NEW YORK ( Associated Press) – A man wanted in an apparently unprovoked fatal shooting aboard a New York City subway train surrendered to police on Tuesday, hours after officers posted his name and photo on social media and urged the public to Asked to help find it.
Andrew Abdullah, 25, turned himself in on a Manhattan campus to face charges over the death of 48-year-old Daniele Enriquez.
Enriquez was shot dead on his way to brunch on Sunday morning, nearly six weeks after 10 people were shot in an attack on another subway train.
Enriquez’s sister Griselda Ville on Tuesday urged the city to tackle crime more effectively.
“I’m requesting that this doesn’t happen to any other New Yorker,” she told Fox News. “I don’t want my brother to be a well-known name in the media, a passing name in our normalcy after the pandemic.”
Earlier on Tuesday the Police Department tweeted A photograph of 25-year-old Abdullah, and asked the public for help in locating him.
Court records show Abdullah has two open criminal cases in New York City, one stemming from an April 24 vehicle theft in Brooklyn and another for an alleged assault in Manhattan in 2020.
Messages seeking comment were left with the lawyers representing them in those cases.
Police had earlier sought the public’s help in identifying the gunman, tweeting surveillance photos of a fat man wearing a hoodie on a hot day.
NYPD Commissioner Keechant Sewell tweeted, “We need all eyes on this.”
Police said eyewitnesses said the gunman was speeding the last car of a Q Line train from Brooklyn to Manhattan, pulled out a gun and opened fire at Enriquez from close range. The shooter fled after the train arrived on Manhattan’s Canal Street.
Enriquez worked for the Global Investment Research Division at Goldman Sachs, where CEO David Solomon called him a dedicated and beloved employee who “embodies our culture of collaboration and excellence”.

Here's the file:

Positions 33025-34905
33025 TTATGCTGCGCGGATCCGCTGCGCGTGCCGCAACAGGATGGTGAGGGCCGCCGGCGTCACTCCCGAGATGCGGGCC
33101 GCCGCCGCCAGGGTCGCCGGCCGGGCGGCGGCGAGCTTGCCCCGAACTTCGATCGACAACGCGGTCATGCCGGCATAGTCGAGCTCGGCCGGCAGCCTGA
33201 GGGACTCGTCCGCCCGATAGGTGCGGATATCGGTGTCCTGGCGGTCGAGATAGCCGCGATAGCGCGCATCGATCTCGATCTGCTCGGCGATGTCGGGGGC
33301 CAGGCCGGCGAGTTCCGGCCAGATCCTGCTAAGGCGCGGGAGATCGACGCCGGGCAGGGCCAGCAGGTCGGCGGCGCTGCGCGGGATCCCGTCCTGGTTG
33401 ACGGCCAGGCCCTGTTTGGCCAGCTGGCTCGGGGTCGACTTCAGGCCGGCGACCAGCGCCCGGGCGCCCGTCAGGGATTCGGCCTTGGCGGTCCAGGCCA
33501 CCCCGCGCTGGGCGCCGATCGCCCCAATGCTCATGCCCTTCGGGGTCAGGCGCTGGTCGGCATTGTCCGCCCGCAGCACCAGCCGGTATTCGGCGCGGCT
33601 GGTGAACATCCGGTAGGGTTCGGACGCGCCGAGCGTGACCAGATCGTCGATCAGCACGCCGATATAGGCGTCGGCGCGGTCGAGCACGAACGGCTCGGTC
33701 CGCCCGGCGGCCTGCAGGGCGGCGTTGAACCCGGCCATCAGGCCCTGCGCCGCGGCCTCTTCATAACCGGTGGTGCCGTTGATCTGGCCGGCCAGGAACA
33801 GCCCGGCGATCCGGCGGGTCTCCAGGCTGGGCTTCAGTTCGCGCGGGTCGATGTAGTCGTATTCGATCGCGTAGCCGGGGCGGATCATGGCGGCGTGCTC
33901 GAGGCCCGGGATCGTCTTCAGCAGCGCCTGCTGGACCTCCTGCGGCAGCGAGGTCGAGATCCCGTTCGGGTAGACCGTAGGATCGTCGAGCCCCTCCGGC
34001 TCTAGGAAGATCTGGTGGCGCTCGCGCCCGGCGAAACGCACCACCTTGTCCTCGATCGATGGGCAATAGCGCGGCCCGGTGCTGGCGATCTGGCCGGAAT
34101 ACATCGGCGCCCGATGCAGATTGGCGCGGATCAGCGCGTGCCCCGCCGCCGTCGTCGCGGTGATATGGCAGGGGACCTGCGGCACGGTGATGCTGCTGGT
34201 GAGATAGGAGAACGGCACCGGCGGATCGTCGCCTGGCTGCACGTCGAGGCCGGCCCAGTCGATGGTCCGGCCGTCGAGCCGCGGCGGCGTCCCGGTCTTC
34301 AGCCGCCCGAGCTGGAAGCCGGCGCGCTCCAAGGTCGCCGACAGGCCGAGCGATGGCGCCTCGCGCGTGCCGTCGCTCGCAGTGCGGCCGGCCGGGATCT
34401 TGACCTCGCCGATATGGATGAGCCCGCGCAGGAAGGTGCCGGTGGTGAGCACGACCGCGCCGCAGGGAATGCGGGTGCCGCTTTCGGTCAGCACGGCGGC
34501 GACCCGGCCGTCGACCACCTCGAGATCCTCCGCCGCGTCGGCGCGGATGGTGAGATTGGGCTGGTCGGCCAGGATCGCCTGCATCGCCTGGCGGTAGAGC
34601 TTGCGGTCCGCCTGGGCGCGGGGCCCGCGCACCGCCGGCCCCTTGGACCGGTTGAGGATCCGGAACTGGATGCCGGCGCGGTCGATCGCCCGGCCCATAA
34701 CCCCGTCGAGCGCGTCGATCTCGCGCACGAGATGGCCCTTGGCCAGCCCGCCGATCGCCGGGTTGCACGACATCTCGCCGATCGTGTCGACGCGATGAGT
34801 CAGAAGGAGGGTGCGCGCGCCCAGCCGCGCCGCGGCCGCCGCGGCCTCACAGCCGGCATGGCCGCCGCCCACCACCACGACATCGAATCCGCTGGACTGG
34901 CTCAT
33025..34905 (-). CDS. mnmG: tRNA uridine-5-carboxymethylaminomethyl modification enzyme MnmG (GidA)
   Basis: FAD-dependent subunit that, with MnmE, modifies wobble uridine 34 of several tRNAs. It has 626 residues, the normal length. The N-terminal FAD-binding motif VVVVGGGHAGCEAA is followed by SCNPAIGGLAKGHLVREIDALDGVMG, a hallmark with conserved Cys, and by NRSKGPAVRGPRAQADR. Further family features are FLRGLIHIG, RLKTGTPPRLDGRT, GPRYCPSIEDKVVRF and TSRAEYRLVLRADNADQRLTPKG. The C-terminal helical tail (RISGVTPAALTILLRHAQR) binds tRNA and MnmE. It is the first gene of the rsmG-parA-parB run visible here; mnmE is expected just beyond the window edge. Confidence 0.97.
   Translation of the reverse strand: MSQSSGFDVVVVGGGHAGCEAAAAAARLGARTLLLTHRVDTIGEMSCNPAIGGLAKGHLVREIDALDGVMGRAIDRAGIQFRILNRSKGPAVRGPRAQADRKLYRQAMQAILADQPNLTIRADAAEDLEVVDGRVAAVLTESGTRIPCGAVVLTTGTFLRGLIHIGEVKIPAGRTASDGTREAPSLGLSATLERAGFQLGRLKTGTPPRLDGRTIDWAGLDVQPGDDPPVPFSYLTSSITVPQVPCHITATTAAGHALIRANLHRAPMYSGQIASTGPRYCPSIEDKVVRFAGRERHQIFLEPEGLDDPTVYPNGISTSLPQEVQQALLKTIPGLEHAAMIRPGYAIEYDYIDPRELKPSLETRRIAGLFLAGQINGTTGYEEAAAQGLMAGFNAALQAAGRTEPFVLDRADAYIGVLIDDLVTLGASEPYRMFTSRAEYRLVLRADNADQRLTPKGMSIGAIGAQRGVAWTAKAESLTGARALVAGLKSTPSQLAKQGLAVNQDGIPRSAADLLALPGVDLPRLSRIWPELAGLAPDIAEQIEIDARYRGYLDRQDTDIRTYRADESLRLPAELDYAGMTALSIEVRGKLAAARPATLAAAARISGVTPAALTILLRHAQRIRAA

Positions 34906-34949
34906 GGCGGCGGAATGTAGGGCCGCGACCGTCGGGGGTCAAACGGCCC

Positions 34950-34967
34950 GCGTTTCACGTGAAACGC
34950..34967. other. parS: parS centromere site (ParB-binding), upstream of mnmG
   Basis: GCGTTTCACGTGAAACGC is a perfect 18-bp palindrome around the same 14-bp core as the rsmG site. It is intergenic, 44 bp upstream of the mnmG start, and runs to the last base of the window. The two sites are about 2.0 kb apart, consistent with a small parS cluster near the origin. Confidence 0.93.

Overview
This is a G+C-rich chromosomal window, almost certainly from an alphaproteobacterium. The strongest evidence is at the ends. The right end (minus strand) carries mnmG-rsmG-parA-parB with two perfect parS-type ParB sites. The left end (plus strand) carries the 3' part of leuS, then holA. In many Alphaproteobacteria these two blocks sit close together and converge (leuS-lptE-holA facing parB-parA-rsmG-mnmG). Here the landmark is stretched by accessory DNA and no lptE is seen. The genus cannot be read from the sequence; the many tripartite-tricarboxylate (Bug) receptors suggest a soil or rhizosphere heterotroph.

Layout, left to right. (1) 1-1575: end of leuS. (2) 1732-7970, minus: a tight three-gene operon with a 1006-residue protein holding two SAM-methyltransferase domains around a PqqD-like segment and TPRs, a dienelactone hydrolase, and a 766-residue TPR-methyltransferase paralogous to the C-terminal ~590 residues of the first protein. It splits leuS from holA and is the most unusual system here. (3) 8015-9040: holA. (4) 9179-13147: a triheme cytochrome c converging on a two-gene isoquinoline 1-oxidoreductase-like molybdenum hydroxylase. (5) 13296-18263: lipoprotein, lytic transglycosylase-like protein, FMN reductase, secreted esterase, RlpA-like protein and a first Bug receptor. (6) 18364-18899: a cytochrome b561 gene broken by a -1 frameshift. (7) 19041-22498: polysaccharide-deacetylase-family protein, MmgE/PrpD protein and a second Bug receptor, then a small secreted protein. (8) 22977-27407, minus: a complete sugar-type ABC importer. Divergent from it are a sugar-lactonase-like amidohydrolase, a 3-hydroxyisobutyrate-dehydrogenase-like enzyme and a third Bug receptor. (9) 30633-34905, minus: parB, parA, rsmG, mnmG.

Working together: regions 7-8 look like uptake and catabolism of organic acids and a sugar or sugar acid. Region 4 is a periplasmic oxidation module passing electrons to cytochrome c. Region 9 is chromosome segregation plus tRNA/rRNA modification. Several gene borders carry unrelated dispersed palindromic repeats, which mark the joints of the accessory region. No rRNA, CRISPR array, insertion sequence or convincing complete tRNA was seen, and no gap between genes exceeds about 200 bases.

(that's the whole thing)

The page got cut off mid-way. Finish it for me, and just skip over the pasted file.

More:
A child of Mexican American parents, Enriquez spent his early childhood in Brooklyn before his family moved to California and then to Seattle, his partner Adam Pollak told the New York Post. Wiley said both moves were inspired by violence in the family’s neighborhoods in New York and Southern California.
Enriquez returned to New York City in the mid-1990s to earn a master’s degree in Latin American Studies at New York University. His learning didn’t stop there – during the coronavirus pandemic, he learned to play the guitar and speak Portuguese and Italian, his family and teammates said.
“He was in constant self-improvement mode,” brother-in-law Glenn Wiley told Fox News.
The eldest of five children, Enriquez sought out his siblings and parents, his sister said. Just an hour before he was killed, Enriquez had written to his siblings advising them to check on their parents, who have health problems, she said.
The seemingly random shooting shook a town already concerned about public safety. Many types of crime have resumed after the pandemic dipped dramatically when people were staying home. And the concern about crime has increased.
In the first five months of 2022, the number of shootings in the city has decreased slightly compared to the same period a year ago, and the number of murders is down 12% so far from the previous year. But after nearly a decade of record lows, New York is still on pace with its second highest number of homicides since 2011.
In terms of violent crime, the city is much safer now than it was in the 1970s, 80s, 90s and early 2000s.
Crime is by far the city’s biggest concern for voters, according to a Quinnipiac University poll released this month. It surveyed 1,249 registered city voters and has an error of +/- 2.8 percentage points.
Democrat Mayor Eric Adams, who has campaigned on promises to make the city safer, said his administration would evaluate how it was deploying officials across the vast subway system.
Adams said there was no police officer in the train in which Enriquez was shot.